One day Rinzai asked the head monk, “Where are you coming from?” The head monk said, “I have just returned from the prefecture where I sold rice.” The master asked, “Did you sell the lot?” The head monk said, “Yes, all of it.” The master drew a line before him with his stick, and said, “Can you sell this, too?” The head monk gave a Katsu — the master hit him.
When Rinzai asked the head monk where he was coming from, he tested whether he knew the true-Self that is the root of his being. The head monk, failing to grasp Rinzai’s intention, made an ordinary answer. Then, Rinzai, drawing a line before him with his stick, posed another question ‘Can you sell this, too?’. The key point here is to know what the ‘this’ Rinzai mentioned is. If you happen to think that it meant the line he drew, you are being deluded by the illusion Rinzai created as an expedient so that he might show the true-Self. Rinzai meant not the line but the function of drawing the line. The head monk, sensing Rinzai’s intention, responded by giving a Katsu, by which he implied, “Your drawing the line is not different from my giving a Katsu.” Rinzai hit him as an approval.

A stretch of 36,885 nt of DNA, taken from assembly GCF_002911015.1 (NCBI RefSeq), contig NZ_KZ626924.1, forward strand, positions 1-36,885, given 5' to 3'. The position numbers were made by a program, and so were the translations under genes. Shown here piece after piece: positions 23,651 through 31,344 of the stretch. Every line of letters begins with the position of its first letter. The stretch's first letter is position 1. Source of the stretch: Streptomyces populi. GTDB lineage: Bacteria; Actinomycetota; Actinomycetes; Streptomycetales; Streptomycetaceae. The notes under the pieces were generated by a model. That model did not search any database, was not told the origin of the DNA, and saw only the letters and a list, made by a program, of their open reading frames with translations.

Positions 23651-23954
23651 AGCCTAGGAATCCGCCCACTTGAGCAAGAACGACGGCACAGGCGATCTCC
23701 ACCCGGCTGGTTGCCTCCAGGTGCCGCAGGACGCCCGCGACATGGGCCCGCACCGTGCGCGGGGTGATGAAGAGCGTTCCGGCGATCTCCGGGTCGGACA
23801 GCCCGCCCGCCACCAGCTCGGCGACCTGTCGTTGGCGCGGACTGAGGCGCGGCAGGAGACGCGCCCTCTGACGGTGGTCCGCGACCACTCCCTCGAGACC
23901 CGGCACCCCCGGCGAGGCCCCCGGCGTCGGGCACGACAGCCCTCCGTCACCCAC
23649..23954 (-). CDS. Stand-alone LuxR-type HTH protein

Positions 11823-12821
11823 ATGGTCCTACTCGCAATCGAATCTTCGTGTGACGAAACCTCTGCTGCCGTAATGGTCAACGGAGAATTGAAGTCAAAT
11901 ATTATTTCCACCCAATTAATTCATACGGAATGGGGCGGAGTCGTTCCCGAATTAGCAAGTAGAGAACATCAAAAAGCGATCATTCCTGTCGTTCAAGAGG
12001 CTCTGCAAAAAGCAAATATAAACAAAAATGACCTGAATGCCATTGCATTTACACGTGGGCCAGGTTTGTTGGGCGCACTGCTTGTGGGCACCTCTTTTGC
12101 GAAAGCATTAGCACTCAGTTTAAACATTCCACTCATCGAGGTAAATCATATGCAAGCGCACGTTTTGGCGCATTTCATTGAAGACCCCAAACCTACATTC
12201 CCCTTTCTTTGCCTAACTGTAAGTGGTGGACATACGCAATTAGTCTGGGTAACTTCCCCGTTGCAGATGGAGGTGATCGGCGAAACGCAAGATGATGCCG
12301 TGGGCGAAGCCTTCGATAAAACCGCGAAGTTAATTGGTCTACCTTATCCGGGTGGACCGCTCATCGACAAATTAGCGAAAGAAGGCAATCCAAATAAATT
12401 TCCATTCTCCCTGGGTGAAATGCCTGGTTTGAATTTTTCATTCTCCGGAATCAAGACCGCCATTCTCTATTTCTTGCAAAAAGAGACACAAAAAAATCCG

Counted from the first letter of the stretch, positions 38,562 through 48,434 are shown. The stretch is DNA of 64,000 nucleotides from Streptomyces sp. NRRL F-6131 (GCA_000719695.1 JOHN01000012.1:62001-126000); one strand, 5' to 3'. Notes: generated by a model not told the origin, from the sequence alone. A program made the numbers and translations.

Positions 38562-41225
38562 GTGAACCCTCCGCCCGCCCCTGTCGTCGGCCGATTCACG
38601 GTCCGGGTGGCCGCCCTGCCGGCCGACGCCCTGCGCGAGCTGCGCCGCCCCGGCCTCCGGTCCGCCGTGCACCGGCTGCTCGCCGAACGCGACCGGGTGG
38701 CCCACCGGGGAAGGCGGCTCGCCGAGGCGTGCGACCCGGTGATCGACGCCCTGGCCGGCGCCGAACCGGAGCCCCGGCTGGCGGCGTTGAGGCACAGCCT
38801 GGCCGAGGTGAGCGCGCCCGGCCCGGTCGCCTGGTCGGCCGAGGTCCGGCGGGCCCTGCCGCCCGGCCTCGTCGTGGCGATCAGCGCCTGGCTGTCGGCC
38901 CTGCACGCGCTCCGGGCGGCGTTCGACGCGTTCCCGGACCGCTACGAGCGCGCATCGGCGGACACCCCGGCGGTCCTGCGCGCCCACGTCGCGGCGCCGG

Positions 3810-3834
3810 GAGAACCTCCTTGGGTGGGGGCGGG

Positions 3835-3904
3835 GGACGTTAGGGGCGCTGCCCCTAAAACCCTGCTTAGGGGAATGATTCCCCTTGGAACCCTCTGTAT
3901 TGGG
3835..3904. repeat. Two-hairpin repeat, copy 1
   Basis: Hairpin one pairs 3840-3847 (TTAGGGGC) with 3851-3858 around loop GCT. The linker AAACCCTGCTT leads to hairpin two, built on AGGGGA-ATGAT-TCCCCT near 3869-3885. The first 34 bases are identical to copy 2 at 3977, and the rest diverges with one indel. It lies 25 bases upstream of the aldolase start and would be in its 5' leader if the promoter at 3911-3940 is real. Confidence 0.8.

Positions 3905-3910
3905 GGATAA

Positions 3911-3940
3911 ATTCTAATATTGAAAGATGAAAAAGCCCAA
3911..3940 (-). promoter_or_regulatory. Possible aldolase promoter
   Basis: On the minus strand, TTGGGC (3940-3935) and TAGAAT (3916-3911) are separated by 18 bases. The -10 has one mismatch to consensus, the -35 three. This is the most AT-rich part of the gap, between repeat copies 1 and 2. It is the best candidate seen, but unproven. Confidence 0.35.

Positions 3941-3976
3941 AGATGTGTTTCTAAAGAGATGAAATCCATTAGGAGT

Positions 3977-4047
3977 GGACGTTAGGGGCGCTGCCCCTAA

Student: “What would you say if you were asked, ‘Can you sell this?’?”
Master: “People cannot take it even if I give it away for nothing.”
All writing ©Boo Ahm. All images ©Simon Hathaway
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